forward with his case. If there is any rebuttal, the government will offer rebuttal. A defendant is

not required to make an opening statement or offer any proof. As I have already told you, the

defendant has no burden of proof and is presumed to be innocent of the charges. The sole burden

of proof is upon the government, and to sustain its charges, it must do so beyond a reasonable

doubt. If a defendant decides not to make an opening statement or offer proof, in no respect may

this be considered against a defendant.

Upon the conclusion of all the testimony the lawyers will again address you. This is

called a summation and each will urge upon you the arguments that he or she believes supports

whatever position he or she advocates. You will, of course, listen attentively to the lawyers. The

determination as to whether or not you accept any argument advanced before you by the

prosecution or the defense is entirely up to you. You make the fact determination. You may

accept such arguments as appeal to you; if not, you may reject them.

Following the lawyers’ summation, I will instruct you as to the law and it is then that you

go into the jury room and undertake your fact-finding function. The ultimate decision in finding

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the facts, deciding the facts, is yours. This must be based upon the evidence presented before

you.

Authority:

Sand et al., Modern Federal Jury Instructions—Criminal, Instruction 1-1 (modified).

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Defendant’s proposed Jury Instruction No. 2

Preliminary Instruction – Contact With Others

Now that you have been chosen as jurors for this trial, you are required to decide this case

based solely on the evidence and the exhibits that you see and hear in this courtroom. At the end

of the case, I will give you instructions about the law that you must apply, and you will be asked

to use that law, together with the evidence you have heard, to reach a verdict. In order for your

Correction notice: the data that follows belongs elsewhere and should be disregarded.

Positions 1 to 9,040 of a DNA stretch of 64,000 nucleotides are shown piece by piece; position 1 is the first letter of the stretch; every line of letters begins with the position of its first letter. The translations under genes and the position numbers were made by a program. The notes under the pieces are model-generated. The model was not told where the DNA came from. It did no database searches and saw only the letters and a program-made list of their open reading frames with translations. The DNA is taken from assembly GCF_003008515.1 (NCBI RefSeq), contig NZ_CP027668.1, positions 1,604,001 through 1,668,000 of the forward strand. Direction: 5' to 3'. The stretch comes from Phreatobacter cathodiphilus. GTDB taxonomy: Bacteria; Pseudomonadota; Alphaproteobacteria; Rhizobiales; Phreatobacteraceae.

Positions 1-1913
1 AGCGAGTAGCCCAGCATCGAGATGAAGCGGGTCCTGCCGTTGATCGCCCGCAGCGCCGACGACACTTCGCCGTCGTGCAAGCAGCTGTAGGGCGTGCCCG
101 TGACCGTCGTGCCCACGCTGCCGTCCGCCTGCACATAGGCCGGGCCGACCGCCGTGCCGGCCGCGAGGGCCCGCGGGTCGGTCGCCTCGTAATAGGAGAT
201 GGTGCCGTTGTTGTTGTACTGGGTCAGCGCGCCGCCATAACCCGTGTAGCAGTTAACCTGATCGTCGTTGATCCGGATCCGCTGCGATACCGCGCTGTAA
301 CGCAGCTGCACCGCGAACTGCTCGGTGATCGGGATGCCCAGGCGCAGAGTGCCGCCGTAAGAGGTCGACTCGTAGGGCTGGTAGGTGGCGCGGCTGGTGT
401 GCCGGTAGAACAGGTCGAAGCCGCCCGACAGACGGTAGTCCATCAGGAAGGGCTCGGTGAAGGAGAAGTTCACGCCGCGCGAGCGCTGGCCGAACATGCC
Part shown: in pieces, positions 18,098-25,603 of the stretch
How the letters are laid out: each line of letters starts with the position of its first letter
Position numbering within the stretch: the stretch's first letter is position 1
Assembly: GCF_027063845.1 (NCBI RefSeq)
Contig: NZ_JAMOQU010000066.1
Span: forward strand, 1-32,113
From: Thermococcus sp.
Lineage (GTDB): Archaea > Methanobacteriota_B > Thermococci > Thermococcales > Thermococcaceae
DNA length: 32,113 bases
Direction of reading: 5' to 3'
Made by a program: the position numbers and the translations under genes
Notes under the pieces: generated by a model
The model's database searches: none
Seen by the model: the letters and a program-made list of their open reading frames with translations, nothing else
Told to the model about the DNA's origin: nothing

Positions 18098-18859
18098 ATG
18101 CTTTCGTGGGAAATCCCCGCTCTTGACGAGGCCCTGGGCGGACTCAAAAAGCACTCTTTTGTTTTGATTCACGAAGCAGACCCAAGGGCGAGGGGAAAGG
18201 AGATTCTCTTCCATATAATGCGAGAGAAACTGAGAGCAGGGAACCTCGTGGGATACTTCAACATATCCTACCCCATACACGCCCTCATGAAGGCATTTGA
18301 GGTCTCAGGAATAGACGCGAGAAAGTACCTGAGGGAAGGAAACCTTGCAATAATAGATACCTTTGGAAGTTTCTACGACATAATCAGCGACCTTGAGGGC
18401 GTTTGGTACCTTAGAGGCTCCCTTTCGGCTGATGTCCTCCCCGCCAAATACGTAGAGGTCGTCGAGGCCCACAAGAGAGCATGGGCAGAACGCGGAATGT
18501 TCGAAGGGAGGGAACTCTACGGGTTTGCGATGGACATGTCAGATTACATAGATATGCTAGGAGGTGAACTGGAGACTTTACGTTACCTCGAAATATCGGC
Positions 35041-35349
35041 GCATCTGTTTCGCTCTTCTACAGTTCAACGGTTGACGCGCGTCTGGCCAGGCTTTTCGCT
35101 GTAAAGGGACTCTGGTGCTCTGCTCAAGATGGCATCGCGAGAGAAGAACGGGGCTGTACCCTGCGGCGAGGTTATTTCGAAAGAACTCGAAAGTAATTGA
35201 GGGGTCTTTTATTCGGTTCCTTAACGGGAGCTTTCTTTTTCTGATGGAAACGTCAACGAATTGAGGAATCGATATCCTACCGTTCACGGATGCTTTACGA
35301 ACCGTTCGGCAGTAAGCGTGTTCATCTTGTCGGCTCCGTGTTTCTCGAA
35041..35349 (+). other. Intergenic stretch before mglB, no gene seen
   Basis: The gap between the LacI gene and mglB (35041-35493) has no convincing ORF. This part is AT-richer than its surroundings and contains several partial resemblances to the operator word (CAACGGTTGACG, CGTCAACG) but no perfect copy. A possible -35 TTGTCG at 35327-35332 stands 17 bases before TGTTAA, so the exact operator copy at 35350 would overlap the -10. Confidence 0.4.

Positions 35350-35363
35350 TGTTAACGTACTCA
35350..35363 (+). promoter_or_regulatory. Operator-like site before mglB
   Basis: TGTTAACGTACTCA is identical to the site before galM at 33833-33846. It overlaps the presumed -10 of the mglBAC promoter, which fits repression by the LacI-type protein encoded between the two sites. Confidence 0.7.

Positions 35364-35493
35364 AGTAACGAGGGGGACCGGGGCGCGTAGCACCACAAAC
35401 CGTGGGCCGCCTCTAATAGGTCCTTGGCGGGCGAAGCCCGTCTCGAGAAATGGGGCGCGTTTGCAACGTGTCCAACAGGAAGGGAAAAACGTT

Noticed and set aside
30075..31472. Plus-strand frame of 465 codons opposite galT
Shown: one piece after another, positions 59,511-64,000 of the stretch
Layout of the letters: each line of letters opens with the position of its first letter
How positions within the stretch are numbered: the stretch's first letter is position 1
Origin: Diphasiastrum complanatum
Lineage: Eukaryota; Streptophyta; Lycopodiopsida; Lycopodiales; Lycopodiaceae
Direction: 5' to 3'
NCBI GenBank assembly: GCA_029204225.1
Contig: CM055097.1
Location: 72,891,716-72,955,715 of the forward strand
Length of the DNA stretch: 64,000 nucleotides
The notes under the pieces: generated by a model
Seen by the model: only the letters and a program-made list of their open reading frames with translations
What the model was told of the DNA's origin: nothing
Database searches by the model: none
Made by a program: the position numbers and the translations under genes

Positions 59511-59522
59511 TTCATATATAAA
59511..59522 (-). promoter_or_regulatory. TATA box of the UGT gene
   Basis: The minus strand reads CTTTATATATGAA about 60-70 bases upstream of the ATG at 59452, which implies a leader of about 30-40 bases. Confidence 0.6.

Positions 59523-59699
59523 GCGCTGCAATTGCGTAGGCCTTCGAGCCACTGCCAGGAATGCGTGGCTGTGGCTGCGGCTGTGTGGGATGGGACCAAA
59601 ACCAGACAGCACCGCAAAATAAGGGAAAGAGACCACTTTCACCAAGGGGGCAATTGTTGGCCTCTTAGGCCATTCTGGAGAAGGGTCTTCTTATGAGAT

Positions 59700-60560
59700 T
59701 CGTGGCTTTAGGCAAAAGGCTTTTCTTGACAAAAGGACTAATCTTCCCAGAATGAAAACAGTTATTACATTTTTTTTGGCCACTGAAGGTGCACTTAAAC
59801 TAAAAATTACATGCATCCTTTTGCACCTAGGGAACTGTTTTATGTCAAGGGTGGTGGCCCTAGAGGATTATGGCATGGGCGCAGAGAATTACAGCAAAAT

verdict to be fair, you must not be exposed to any other information about the case, the law, or

any of the issues involved in this trial during the course of your jury duty. This is very important,

and so I am taking the time to give you some very detailed explanations about what you should

do and not do during your time as jurors.

First, you must not try to get information from any source other than what you see and

hear in this courtroom. This means you may not speak to anyone, including your family or

friends. You may not use any printed or electronic sources to get information about this case or

the issues involved. This includes the internet, reference books or dictionaries, newspapers,

magazines, television, radio, computers, Blackberries, iPhones, Smartphones, or any other

electronic device. You may not do any personal investigation, including visiting any of the

places involved in this case, using Internet maps or Google Earth, talking to any possible

witnesses, or creating your own demonstrations or reenactments of the events which are the

subject of this case.

Second, you must not communicate with anyone about this case or your jury service, and

you must not allow anyone to communicate with you. In particular, you may not communicate

about the case via emails, text messages, tweets, blogs, chat rooms, comments or other postings,

Facebook, Twitter, Instagram, LinkedIn, or any other websites or social media. This applies to

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communicating with your fellow jurors until I give you the case for deliberation, and it applies to

communicating with everyone else including your family members, your employer, and the

people involved in the trial, although you may notify your family and your employer that you

have been seated as a juror in the case. But, if you are asked or approached in any way about

your jury service or anything about this case, you must respond that you have been ordered not to

discuss the matter and to report the contact to the court.

The court recognizes that these rules and restrictions may affect activities that you would

consider to be normal and harmless, and I assure you that I am very much aware that I am asking

you to refrain from activities that may be very common and very important in your daily lives.

However, the law requires these restrictions to ensure the parties have a fair trial based on the

evidence that each party has had an opportunity to address. If one or more of you were to get

additional information from an outside source, that information might be inaccurate or

incomplete, or for some other reason not applicable to this case, and the parties would not have a

chance to explain or contradict that information because they wouldn’t know about it. That’s

why it is so important that you base your verdict only on information you receive in this

courtroom.

Some of you may have heard about trials where the jurors are not permitted to go home at

night, or were sequestered for the entire length of the trial. For a variety of reasons, this is

something we rarely do anymore. It is far more of an imposition on your lives than the court